Indonesia

LIVING IN BALI FOR 500€ PER MONTH: IS IT POSSIBLE?

LIVING WITH ONLY 500 MONTHS TO BALI: IS THIS POSSIBLE?

What is the cost of living in Bali?! This is a question that often comes up because it is true that it is an island that attracts more and more people, people who come on holiday but also many digital nomads who often stay several months or even years in some cases… It is therefore legitimate to ask whether the cost of living in Bali is now high compared to the rest of Indonesia or whether it is still affordable.

Our spending for both of us in one month

I’ll share all our expenses mainly while living in the North of Bali because this is where we have been living for 2 months. You should know that the North of Bali is much less touristy than the South and that, therefore, we have a more authentic Bali, with more locals than foreigners and that’s really what we wanted. You will see that it is also much cheaper compared to places like Kuta, Seminyak, Canggu or even Ubud.

ACCOMODATION

Lovina, less touristy but still touristy

Let’s start with the biggest expense: the accomodation. Deciding to come live in Bali is first about deciding where to settle because the island is bigger than you imagine. We found our apartment on the north coast in Lovina which is a pretty touristy place in the area, as there are hot springs, lots of waterfalls around and you can see dolphins offshore as well.

Many guides offer boat tours to see dolphins… What I do not recommend you to do because there are hundreds of boats that leave every morning and from what we have heard they literally hunt dolphins to please tourists. This is not yet an ethical and responsible tourism…

…Anyway, it’s not the topic of this article! Just to tell you that it’s far from the mass tourism of southern Bali and that’s cool, but that there’s still some entertainment in the area and that’s cool too.

Living in Bali in a dream apartment

So we found an apartment with living room/kitchen/separate bedroom/bathroom with outdoor shower and bathtub/shared pool with 4 other apartments/2 balconies on either side of the apartment (we are the only ones on the first floor), one with a view of the pool and the village and the other overlooking a field of banana trees. We also have wifi obviously, it’s not the fastest but it hasn’t bothered us too much so far.

For all this, we pay 4.5 million rupiah or 289 euros/month, which is unbeatable, knowing that in addition, they offer a cleaning service every day (but we ask for it every 4 days because honestly there is no need every day!), they change our water dispenser and also the basics like salt, pepper, soap, etc., for free, when necessary.

In short, an exceptional place, worthy of a 5* hotel. The place is called Lovina Oasis. I’ve put the Booking link here if you want to enjoy this heavenly place for a few days (prices range from 20 to 25 euros per night). If you want to stay longer (at least 1 month or 2), send them a private message to negotiate the price. I don’t guarantee they’ll give you the same price as us, we may have been lucky, but it’s worth a try.

GROCERIES

Second important expense item, not so far from the first, is the groceries. Since we have a kitchen and love to cook, we enjoy and eat almost every meal at home. You should also know that we are vegetarian so we buy a lot of vegetables, nuts, lentils etc… things that sometimes are a little more expensive than if we were just eating chicken and rice for example.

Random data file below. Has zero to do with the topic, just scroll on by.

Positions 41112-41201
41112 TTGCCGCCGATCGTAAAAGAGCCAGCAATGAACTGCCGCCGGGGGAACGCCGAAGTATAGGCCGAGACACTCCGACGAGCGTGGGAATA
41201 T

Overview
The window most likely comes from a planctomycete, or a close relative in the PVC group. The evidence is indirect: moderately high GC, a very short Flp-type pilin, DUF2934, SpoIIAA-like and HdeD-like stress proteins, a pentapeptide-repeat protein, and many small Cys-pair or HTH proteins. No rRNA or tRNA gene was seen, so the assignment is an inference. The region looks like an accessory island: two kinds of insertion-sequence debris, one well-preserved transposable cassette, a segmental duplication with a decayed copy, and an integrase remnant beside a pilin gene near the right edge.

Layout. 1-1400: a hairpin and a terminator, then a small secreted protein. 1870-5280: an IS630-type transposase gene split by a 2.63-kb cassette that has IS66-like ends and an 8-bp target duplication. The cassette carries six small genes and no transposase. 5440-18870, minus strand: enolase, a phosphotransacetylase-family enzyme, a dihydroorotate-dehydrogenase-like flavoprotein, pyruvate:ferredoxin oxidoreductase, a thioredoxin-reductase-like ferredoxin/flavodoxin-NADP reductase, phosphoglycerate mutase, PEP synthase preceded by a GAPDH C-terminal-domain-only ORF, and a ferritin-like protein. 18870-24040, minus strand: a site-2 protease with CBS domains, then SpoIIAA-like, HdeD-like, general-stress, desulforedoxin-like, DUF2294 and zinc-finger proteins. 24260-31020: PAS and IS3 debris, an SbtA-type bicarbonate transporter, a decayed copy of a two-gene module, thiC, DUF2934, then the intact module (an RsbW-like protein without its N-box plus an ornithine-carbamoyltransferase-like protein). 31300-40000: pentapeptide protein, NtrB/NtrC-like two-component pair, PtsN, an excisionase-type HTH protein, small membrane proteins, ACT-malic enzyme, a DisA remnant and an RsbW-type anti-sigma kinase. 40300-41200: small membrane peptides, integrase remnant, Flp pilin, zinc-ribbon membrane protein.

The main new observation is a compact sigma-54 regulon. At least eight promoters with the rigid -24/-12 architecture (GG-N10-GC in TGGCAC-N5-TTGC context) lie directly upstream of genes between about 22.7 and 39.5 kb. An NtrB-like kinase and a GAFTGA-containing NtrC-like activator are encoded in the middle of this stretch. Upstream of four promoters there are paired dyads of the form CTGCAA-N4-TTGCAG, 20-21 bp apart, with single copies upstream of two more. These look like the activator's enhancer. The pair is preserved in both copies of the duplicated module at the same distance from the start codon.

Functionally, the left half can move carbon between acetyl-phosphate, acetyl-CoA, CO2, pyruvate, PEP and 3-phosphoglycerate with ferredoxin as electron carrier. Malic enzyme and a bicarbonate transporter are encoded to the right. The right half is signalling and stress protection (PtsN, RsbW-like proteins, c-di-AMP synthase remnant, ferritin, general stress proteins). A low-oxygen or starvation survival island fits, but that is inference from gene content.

We go shopping in the local markets, for things like fruits / vegetables / tempeh / tofu and in a supermarket for what we can not find elsewhere like oats for the morning, coconut milk, pasta, peanut butter, chocolate and all that!

All in all, I calculated that for the two of us, we spent about 3 million rupiah in one month on groceries or 193 euros.

RESTAURANTS/CAFES

Then come the expenses related to restaurants and cafes.

As I explained just before, we cook more than we go out but when I counted, I realized that we still went to a lot of restaurants over the last month. As we had just arrived in Bali, we wanted to test a lot of places and also because I counted on December so there were our 2 birthdays, Christmas and New Year’s Eve for which we went to some nice places.

If my calculations are correct, we ate 18 times outside in the month, either in what are called warungs, thus small family restaurants, where meals cost like 2€, and also in more expensive restaurants, especially vegetarians, which cost around 7/8€ per person. We tested a Georgian restaurant that was delicious, lots of restaurants on the beach and if you follow me on Instagram, you know we ate a lot of pizzas too…

So all of this makes us a total of about 2.3 million rupiah or 148 euros for two.

TOTAL FOOD BUDGET IN BALI

So in the end, for the whole food budget, if we combine the groceries and restaurants, it makes a total of 5.3 million rupiah, or 341€. More than our accommodation!

WATER

For water, it’s simple, we spend absolutely nothing since our water dispenser is replaced for free in our accommodation and when we go out, we fill our stainless steel bottle, and we also have a filter water bottle that we can fill up with any water if necessary.

I was talking about the Water to Go bottle in the video

TRANSPORTATION

RENTING A SCOOTER IN BALI

For transport, we made the choice to take a scooter 150cc which is normally more expensive than a 125 but as the rental shop had nothing else available, he made us a nice discount, especially since we took it for a full month. So for the whole month, we pay 1050,000 rupiah which is about 68€ per month or 2.3€ per day, a very good deal.